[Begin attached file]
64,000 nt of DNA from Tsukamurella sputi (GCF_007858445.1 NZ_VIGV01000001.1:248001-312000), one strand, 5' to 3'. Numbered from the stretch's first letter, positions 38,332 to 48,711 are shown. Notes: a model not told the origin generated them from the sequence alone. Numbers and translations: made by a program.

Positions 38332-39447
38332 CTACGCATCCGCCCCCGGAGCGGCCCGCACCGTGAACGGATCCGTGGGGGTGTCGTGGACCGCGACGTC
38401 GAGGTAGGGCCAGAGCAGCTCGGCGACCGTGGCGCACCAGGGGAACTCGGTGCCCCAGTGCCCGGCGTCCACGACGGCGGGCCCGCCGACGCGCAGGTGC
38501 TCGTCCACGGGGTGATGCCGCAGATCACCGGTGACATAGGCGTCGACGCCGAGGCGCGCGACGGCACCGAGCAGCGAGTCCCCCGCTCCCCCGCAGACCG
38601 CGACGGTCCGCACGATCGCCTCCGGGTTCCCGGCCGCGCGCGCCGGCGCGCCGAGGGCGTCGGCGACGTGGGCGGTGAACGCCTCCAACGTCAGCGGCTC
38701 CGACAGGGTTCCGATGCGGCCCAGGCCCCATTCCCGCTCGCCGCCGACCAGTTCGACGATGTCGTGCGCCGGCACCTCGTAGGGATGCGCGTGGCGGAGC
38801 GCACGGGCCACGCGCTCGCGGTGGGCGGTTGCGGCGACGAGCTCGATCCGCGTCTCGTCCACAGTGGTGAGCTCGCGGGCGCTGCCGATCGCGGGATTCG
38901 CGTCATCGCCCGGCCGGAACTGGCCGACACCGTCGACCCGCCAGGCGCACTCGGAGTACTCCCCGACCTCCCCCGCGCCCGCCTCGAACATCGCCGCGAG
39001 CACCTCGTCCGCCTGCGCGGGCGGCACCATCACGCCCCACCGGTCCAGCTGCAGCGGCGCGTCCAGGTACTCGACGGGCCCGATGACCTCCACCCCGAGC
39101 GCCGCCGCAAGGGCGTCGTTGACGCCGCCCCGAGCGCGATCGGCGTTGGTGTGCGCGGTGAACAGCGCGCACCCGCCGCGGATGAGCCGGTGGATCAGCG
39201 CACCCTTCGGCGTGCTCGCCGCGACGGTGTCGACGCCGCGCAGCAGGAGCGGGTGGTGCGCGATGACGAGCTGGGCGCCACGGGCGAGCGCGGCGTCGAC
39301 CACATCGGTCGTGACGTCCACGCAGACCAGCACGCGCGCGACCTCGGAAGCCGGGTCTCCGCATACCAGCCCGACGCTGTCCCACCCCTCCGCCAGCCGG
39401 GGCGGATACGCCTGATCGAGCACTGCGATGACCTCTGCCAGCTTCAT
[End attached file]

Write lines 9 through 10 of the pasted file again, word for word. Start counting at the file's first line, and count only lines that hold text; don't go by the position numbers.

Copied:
38901 CGTCATCGCCCGGCCGGAACTGGCCGACACCGTCGACCCGCCAGGCGCACTCGGAGTACTCCCCGACCTCCCCCGCGCCCGCCTCGAACATCGCCGCGAG
39001 CACCTCGTCCGCCTGCGCGGGCGGCACCATCACGCCCCACCGGTCCAGCTGCAGCGGCGCGTCCAGGTACTCGACGGGCCCGATGACCTCCACCCCGAGC